The Zionist On Campus

A post by reader Aylin Sedighi


Recently I realized that by the mere fact I believe in Zionism, I am an antisemite and an abhorrent racist. Yes, you read that right. Because, as the Twitter logic goes, Zionism is a political opinion, the wrong-side-of-the-line political opinion, and therefore, a person who considers themselves a Zionist needs to rethink this flawed ideology.

Along the same lines, these critics state that there is no persecution of Jews taking place today, and Jews are free to live anywhere in the world, including, most prominently, the United States. The fact that many Jews believe in the State of Israel and pray and hope for its survival, makes each and every Jew who lives outside of the State of Israel a threat and burden their country of residence. They reason that each Zionist is really just an Israeli who must immediately give up their dual obligation, regards and devotion to the only Jewish state in the world.

Rose Ritch, a University of Southern California student, recently resigned from her VP position at that school, stating that she was bullied for being a Zionist. She was told that it was important for the university to acknowledge the dissatisfaction of the Palestinian students and amplify their voice on campus. Essentially that the issue surrounding her “personal” beliefs should be put aside in favor of the dissatisfaction of the Palestinian students’.

This train of thought, this ideology that has become so rampant on college campuses across the country, is one that has put so many bright, smart, and eager Jewish and Israel loving students under pressure, in danger and in the line of fire from various directions. In an era in which the new face of antisemitism is anti-Zionism, and students willingly buy into the plight of the Palestinians, being an outspoken Jew is fast becoming a liability.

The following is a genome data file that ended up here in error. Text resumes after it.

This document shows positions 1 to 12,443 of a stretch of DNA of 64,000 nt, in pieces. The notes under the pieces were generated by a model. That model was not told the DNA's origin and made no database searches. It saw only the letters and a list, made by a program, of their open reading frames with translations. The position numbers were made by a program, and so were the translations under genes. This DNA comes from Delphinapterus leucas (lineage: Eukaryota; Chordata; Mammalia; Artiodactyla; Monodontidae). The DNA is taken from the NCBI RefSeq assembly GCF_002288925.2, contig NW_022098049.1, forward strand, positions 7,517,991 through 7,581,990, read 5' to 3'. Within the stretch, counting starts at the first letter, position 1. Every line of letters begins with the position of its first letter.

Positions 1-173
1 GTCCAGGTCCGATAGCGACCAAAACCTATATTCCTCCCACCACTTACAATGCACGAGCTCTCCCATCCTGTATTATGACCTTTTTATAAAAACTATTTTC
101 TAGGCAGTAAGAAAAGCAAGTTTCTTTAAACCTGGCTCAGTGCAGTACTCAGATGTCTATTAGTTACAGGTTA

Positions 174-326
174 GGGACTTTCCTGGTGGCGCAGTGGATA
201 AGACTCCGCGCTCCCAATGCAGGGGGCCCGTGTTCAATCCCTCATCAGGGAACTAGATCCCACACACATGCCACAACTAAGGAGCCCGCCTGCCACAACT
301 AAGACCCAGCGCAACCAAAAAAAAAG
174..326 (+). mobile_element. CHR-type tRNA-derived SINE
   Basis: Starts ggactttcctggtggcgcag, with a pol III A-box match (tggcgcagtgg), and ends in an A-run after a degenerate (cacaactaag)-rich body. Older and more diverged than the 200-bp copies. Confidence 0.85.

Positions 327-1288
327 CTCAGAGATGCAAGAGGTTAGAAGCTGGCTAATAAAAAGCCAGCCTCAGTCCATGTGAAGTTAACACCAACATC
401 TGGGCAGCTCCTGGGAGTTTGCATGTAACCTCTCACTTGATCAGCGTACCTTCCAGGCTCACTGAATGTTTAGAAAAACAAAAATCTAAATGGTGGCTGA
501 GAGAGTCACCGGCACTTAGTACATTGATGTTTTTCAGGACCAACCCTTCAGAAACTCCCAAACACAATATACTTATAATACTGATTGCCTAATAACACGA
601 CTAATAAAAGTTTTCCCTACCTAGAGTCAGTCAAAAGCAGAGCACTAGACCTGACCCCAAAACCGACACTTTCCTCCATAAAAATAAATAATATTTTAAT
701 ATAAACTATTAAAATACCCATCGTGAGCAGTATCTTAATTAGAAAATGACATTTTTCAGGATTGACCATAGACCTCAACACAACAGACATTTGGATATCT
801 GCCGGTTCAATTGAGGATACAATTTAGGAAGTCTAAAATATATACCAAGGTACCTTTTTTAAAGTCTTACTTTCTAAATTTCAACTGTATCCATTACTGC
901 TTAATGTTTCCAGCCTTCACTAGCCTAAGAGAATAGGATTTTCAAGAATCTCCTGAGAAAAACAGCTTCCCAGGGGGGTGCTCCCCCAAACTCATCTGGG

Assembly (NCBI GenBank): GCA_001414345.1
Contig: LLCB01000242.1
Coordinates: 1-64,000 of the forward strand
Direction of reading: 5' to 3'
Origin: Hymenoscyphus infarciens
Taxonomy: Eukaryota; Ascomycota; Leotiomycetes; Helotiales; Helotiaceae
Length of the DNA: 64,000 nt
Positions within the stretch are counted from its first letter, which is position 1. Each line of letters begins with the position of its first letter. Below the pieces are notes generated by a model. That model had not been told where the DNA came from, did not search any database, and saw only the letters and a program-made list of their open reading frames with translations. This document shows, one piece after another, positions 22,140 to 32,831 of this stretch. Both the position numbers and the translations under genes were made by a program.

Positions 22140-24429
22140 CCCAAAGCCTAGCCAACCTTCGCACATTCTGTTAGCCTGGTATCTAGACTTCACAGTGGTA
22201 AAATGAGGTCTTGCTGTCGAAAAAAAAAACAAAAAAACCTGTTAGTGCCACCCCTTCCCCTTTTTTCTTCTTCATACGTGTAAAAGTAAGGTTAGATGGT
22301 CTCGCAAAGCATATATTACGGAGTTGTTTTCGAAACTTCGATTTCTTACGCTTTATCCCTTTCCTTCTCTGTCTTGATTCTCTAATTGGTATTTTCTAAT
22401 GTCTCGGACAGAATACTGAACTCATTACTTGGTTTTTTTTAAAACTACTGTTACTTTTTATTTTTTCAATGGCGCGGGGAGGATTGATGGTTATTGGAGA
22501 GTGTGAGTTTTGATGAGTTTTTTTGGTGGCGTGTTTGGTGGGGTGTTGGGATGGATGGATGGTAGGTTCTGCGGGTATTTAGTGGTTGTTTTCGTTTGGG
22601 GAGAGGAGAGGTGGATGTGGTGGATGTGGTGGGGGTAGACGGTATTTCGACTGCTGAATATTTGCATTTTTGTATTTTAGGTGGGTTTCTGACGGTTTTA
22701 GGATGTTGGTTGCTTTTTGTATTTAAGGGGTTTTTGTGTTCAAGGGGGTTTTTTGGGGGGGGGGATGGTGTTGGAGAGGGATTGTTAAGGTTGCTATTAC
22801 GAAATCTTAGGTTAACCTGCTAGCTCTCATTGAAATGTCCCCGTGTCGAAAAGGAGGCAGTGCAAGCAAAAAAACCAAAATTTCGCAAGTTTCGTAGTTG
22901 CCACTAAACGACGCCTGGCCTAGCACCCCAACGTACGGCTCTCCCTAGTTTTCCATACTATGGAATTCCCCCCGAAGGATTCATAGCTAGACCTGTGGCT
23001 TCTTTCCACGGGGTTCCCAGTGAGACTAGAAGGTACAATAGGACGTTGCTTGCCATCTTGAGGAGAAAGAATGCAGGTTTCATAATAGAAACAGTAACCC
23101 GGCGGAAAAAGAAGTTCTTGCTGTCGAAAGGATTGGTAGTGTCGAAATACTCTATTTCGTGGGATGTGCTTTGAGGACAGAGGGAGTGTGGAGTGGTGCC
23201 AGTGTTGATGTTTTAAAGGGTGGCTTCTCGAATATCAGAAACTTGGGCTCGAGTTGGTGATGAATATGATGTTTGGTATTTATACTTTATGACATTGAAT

So, it begs the questions: what is one to do to ensure that our children have the strength of character to stand up for what they believe in, even when it risks their social standing, puts them out of favor with professors, and makes them a target of harassment?

For me and my family that answer is education. Honest, real education about Israel and what it stands for. The things that it has done that have worked beautifully and the things that it continues to do in order to improve its relations with all of its Arab neighbors. All the ways that is has always extended an olive branch to its neighbors in hopes of peace and all the ways which is continues to treat its citizens with dignity. ALL of its citizens.

A trip to the State of Israel and an in-depth visit to the history of our people is an empowering move. It gives life to all the good that Israel puts out into the world.
And to know that we are still living in a time that there are still a dwindling number of holocaust survivors among us. The hard truth is that the State of Israel may not have been created because the Holocaust happened, but we can be sure that the Holocaust happened because there was no State of Israel.

I am so proud of Rose. Her bravery to stand up for what she believes in, for Israel and for her Zionism is truly something to be upheld. In an era that so many shy away from their love for Israel and would rather remain silent, she stood tall and proud. My heart breaks for Rose and for countless other Jewish students on college campuses who are in the midst of a national climate where they are alienated and forced to stay quiet. In her letter of resignation, Rose so eloquently, and so very unapologetically stands up for what she believes in. It was empowering to read.

I hope that more of us have the strength to do that.

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